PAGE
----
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Yemen's Al Qaeda Branch Renaming Itself For Public Relations Makeover


"The name...seems to have negative connotations and baggage."

Al Qaeda in the Arabian Peninsula (AQAP) is trying to change its image in order to drop some of the "baggage" the group has acquired from its associations with Anwar Awlaki, the "Underwear Bomber" Farouk Abdulmutallab," and other terrorists.

The first stage of the change revolves around the name of the group, which has been been altered to reflect a broader Islamic extremist mission and help attract new recruits. As a result, the terrorist group that senior U.S. intelligence officials have called perhaps the greatest operational threat to the United States goes by a new name, which according to Fox News is now,  "Ansar al Sharia."

The name reporteldy means "Army of Islamic Law."

"After (Usama) Bin Laden's death and the Arab Spring," Fox reports, "the name (al Qaeda) seems to have negative connotations and baggage."

Fox News also claimed that the number of Al Qaeda fighters in Yemen is around a thousand-- which is four times the estimated number of active fighters in Pakistan.

Given the high profile of the group, it appears the name change may be more directed at western audiences than the Islamic recruits AQAP hopes to attract. In the past, AQAP had gathered youth from around the world looking to wage Jihad, but that reputation also brought robust U.S. counterterrorism resources to bear, including press reports about military drone strikes.

Oddly enough, in an era of shrinking national defense budgets, it could be a viable strategy for the embattled AQAP to muddy the waters for the western press while "Ansar Al Sharia" regroups, refits, and plans its next devastating attack.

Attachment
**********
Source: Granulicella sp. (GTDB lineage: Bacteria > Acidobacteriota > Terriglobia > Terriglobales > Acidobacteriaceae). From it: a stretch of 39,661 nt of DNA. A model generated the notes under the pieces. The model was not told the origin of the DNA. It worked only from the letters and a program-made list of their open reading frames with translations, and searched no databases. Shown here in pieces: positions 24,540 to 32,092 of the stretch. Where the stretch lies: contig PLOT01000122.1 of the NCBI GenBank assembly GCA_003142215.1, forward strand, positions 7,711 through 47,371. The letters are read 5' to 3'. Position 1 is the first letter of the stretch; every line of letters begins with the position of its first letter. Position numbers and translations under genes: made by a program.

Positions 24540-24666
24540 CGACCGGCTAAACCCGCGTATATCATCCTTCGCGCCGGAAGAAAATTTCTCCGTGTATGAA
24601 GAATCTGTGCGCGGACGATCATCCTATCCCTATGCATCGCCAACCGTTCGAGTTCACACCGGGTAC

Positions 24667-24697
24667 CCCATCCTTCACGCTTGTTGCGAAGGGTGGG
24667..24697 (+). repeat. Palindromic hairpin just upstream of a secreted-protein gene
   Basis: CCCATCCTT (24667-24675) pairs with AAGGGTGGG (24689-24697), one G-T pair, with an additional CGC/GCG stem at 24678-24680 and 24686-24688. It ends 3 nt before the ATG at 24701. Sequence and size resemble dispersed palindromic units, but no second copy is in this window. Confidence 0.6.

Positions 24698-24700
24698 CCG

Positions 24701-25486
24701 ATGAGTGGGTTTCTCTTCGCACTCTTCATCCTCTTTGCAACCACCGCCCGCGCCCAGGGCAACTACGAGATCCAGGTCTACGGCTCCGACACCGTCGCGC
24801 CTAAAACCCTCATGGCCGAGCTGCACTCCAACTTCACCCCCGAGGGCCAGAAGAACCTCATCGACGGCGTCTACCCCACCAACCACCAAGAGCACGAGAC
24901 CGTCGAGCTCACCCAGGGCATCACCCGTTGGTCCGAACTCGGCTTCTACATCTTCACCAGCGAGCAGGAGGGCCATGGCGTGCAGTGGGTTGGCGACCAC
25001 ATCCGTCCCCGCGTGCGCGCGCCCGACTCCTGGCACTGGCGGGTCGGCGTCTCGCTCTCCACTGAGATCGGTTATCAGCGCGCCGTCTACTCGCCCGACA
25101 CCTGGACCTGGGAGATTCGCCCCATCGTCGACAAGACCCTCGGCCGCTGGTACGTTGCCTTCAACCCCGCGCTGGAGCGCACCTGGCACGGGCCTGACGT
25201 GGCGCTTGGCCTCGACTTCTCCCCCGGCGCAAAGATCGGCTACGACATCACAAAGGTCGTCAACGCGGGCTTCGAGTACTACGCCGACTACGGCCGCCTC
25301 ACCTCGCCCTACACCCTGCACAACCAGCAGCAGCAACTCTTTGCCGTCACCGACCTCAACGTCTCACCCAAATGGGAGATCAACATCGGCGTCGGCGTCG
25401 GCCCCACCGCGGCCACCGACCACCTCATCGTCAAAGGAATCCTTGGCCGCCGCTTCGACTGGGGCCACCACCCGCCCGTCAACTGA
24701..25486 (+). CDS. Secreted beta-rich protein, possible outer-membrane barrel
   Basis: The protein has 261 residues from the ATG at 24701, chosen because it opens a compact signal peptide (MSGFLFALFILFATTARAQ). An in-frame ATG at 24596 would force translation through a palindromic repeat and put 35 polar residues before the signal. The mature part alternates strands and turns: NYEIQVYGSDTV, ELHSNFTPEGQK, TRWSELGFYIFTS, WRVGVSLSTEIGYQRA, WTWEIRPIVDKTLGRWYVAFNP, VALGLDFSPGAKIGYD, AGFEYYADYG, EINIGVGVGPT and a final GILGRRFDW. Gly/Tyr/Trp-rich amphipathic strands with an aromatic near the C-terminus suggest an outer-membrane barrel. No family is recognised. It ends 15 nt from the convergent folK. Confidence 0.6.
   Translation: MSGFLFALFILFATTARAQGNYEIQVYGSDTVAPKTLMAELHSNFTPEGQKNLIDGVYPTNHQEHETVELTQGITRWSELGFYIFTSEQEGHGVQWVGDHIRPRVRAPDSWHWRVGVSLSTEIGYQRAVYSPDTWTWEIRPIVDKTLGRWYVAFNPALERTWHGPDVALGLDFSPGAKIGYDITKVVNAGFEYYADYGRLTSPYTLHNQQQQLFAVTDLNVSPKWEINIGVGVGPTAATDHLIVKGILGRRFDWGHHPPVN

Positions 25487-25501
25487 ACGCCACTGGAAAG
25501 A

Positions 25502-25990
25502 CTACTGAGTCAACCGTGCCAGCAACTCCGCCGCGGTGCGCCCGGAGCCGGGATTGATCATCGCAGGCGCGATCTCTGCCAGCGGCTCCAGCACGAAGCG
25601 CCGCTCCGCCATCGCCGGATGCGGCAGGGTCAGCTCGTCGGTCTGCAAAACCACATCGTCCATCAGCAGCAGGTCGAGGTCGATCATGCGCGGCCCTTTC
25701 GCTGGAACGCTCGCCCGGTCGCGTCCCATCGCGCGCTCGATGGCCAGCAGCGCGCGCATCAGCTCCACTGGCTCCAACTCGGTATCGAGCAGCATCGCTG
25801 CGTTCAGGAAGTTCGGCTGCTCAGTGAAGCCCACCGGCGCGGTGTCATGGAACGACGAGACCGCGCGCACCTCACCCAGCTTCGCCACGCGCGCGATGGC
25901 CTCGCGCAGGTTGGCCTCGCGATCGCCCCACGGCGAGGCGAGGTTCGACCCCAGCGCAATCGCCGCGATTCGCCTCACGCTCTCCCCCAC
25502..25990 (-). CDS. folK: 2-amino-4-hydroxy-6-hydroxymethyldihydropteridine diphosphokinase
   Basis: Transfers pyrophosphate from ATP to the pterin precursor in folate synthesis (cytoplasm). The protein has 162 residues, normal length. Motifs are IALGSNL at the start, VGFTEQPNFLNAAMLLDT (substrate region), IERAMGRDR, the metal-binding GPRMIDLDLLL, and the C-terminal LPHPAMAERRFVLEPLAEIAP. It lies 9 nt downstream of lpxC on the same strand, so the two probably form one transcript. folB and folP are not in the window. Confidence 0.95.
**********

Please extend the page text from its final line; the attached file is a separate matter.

The group is also undergoing a shift in strategic focus towards the so-called near enemy -- in this case, the government of Yemen -- than the far enemy, which is the West. This change has been mirrored by other Al Qaeda outposts, including in Somalia and for Al Qaeda in the Islamic Maghreb (AQIM), which are engaged mostly in regional plotting and creation of para-state organizations.

To this end, Fox News claims that U.S. officials have acknowledged that Yemen appears to be moving in the same direction, stating that:

"Al Qaeda in Yemen, which was behind the last two major plots targeting the U.S. airline industry, including Umar Farouk Abdulmutallab, the underwear bomber in 2009, is "digging in and internally focused" as it tries to establish a safe haven in the Abyan and Shabwa provinces."

As AQAP -- or "Ansar al Sharia" -- changes its name and even its strategy, the national security community should remains aware of the international Jihadist threat emanating from the Arabian Peninsula.

When Fox quoted a diplomat saying of AQAP that "It is like shooting fish in a barrel," it remained unclear  just who was the fish, and who was doing the shooting. As the Yemeni government teeters on the brink of collapse, that dynamic is likely to continue.

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